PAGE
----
Lockport Union-Sun & Journal
Lockport Union-Sun & Journal — It appears that Lockport will receive federal disaster aid through the Federal Emergency Management Agency after all. That’s a good thing because if the city wasn’t eligible, all of the money spent to repair roads, the wastewater treatment facility and to pay overtime would have fallen on the taxpayers’ shoulders. In a city where taxes are already too high, that wouldn’t have sat well with residents.
The deluge that greeted the city on June 28 brought out a who’s who of politicians pledging to help the city and its residents. The city has its answer but we’re still waiting to see if homeowners will become eligible for assistance after some 600 basements flooded. While we’re not sure if they should receive assistance, there’s one thing that is crystal clear: If the politicians really want to help, they can do so by going after the insurance companies and telling them to cough up money that’s due to Lockport residents.
When it comes to FEMA aid, how far does the agency have to reach? A handful of washed out streets and a few hundred flooded basements do not compare to the types of disasters the agency usually addresses; hurricanes, catastrophic tornadoes, nuclear emergencies, severe drought and hundreds of miles of flooded rivers (think the Mississippi and Missouri rivers). Disasters that are life-altering (and sometimes, life-ending) events.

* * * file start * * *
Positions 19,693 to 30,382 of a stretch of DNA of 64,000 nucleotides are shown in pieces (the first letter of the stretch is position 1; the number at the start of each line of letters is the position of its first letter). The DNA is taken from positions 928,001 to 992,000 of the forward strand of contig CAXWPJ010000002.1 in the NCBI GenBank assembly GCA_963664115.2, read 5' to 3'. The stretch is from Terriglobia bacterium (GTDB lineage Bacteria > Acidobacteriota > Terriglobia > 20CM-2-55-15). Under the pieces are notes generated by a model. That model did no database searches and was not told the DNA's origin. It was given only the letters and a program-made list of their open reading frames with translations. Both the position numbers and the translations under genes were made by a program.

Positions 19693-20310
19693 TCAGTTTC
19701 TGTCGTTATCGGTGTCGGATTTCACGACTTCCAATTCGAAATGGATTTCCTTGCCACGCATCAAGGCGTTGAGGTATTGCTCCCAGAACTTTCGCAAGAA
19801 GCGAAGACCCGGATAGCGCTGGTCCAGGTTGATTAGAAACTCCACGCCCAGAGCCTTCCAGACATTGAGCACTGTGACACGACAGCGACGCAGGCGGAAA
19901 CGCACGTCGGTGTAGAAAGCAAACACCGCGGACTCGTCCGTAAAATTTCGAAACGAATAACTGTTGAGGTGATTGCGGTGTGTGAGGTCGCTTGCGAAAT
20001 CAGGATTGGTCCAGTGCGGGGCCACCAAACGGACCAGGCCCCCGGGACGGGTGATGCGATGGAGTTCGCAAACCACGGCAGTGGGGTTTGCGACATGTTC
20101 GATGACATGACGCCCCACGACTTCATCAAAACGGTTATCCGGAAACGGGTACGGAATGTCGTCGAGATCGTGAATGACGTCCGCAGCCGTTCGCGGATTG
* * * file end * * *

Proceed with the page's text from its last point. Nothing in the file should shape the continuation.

Also, FEMA does provide annual support to the Red Cross and other disaster relief groups — money to be used at their discretion for local disasters. We see this most often after a family has been burned out of a home. So, there may be money available at the local level; we just need to look beyond the government to find it.
So, how can the politicians help when no one in Lockport lost a home? If Sen. Charles Schumer, Gov. Andrew Cuomo and Lt. Gov. Bob Duffy want to help, they can do so by rattling the cages at the insurance companies for holding up money that is due to the people that support them.
People are being told that their insurance doesn’t cover sewer backups, or some other technicality. Or the insurance companies play their little shell game: If it’s called a flood, they’ll say it was a sewer backup. If they’re told it’s a sewer backup, they’ll claim it’s a flood. Anything to avoid paying, even though their supposed existence is to help people. And when an insurance company does pay, they usually place the clients in a high-risk pool or drop them altogether.
Of course, insurance companies consist of one of the largest lobbying groups in politics. It would take a politician with a solid-steel backbone to take them on.
But there may be no other choice. The city, which usually has to rely on taxpayers for financial support will this time get bailed out by FEMA. Taxpayers have to deal with insurance companies. The city has its help, where’s the help for residents?